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Aquilino v. Home Depot U.S.A.


July 17, 2006


The opinion of the court was delivered by: Sheridan, U.S.D.J.


This matter comes before this Court on a motion pursuant to Fed. R. Civ. P. 23(b)(3) for class action certification. More specifically, plaintiffs contend that Home Depot employees who hold the position of Merchandising Assistant Sales Managers (MASM) were improperly categorized as "exempt" employees pursuant to the Fair Labor Standards Act (FLSA) and corresponding state laws. Basically, plaintiff contends these employees function more as clerks who stock shelves and perform routine floor activities than they do as supervisors and managers. Due to same, MASMs were improperly denied overtime pay. In addition, the motion seeks to establish twenty-five (25) separate "state overtime subclasses."

On October 31, 2005 Magistrate Judge Hedges, in a Report and Recommendation, granted a preliminary authorization for a collective action pursuant to FLSA's opt-in procedure. A motion to reverse that opinion is presently pending.

On February 28, 2006, a "consent order regarding form, method and scope of notice was entered by Judge Martini (DCNJ). The Order modified certain provisions of the Magistrate's Order with regard to the form and methods of effectuating notice to persons who are or were MASMs, but these requirements became effective only if "defendant's certification objections are not sustained." As stated above, the Court has not made a decision on those objections. This opinion only concerns Fed. R. Civ. P.23(b)(3) class certification.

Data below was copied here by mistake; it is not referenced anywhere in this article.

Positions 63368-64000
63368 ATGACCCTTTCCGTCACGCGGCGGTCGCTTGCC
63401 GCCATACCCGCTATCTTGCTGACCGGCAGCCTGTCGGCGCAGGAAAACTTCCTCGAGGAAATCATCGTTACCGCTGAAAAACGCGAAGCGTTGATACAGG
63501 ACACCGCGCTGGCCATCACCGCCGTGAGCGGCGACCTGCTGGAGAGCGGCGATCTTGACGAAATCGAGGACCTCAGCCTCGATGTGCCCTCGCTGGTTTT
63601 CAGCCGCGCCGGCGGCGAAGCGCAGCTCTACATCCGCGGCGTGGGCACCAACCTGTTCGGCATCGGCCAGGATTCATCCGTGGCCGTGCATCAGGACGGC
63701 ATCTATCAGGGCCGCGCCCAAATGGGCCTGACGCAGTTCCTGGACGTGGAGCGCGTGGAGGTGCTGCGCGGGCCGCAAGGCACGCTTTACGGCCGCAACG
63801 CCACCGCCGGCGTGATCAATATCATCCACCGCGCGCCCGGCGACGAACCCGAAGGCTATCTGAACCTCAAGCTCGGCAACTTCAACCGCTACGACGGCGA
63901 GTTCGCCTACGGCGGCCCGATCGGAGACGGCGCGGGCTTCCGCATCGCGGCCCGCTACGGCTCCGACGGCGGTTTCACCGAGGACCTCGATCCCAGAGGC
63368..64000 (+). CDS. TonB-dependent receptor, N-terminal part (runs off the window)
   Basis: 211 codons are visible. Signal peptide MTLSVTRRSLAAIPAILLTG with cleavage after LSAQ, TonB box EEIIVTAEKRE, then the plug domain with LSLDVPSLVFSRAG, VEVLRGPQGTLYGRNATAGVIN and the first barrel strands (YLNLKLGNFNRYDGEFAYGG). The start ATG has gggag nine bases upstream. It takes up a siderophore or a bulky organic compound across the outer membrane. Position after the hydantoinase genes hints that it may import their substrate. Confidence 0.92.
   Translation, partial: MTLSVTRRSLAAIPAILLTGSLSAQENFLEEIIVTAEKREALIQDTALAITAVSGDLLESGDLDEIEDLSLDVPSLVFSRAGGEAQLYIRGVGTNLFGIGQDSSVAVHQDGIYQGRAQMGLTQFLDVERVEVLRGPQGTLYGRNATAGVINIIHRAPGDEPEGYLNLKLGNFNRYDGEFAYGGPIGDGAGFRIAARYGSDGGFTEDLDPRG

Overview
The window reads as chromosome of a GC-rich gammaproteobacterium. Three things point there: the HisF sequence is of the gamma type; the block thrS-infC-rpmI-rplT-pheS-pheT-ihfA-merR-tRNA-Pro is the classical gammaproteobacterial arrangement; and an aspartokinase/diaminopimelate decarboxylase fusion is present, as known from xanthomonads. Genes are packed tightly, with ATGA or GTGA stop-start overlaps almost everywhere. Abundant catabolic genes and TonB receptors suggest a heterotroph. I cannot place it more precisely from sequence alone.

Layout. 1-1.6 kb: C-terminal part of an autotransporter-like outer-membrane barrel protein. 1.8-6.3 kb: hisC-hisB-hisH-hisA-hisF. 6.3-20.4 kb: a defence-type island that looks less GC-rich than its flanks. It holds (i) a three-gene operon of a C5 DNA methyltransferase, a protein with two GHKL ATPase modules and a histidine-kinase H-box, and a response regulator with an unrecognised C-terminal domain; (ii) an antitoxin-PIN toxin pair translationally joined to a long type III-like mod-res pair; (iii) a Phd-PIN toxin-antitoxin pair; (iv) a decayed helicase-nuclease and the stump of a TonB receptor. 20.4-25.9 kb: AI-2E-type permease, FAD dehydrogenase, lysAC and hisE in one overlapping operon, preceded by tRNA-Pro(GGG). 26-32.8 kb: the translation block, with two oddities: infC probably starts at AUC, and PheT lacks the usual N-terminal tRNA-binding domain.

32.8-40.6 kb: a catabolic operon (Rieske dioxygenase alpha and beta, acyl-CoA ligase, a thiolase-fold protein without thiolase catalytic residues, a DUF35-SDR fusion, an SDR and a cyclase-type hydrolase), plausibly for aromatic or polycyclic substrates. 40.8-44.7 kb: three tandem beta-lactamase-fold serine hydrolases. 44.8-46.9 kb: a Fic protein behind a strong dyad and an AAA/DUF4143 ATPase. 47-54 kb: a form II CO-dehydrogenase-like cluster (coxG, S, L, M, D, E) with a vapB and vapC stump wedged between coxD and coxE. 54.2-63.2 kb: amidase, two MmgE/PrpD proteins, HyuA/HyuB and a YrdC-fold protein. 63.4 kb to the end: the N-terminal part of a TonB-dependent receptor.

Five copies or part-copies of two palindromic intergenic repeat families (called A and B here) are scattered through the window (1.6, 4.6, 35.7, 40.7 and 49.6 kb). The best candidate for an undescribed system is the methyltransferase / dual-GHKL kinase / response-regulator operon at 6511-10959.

Statutory Background

In 1938, as part of President Roosevelt's New Deal reforms, Congress enacted FLSA which imposed certain minimum hour and wage practices in the workplace. DeAscencio v. Tyson Foods, Inc., 342 F.3d 301, 306 (3d Cir. 2003). In broad terms, FLSA requires employers, among other things, to pay their employees an hourly minimum wage for the first forty hours of work per week, and overtime (1 1/2 times) for any hours worked in excess of forty hours unless the employees are considered exempt under the Act. 29 U.S.C. §207. In the event, overtime is not paid by an employer in violation of the Act, Congress provided a specific remedy. That is, the employee is entitled to recover the unpaid overtime plus an additional equal amount in liquidated damages and counsel fees. 29 U.S.C. §216(b).

At the end of World War II, the Supreme Court greatly expanded the definition of work day under FLSA in a case called Anderson v. Mount Clemens Pottery Co, 328 U.S. 680 (1946). There was a "vast flood of litigation" due to newly engendered claims as a result of the Anderson decision. This litigation prompted Congressional action because it believed that an onslaught of litigation and expanded employer liability may derail the post-war economic recovery. As a result, Congress sought to reign in the great influx of cases by securing workers rights while more specifically defining and limiting federal jurisdiction. 93 Cong. Rec. 2087 (1947). See generally, DeAscencio, 342 F.3d at 306. Finding that many of FLSA cases had common facts, the legislative fix was to allow one employee to sue on behalf of other "similarly situated" employees so long as the employee "gives his consent in writing." 29 U.S.C. §216(b). The statute reads in pertinent part: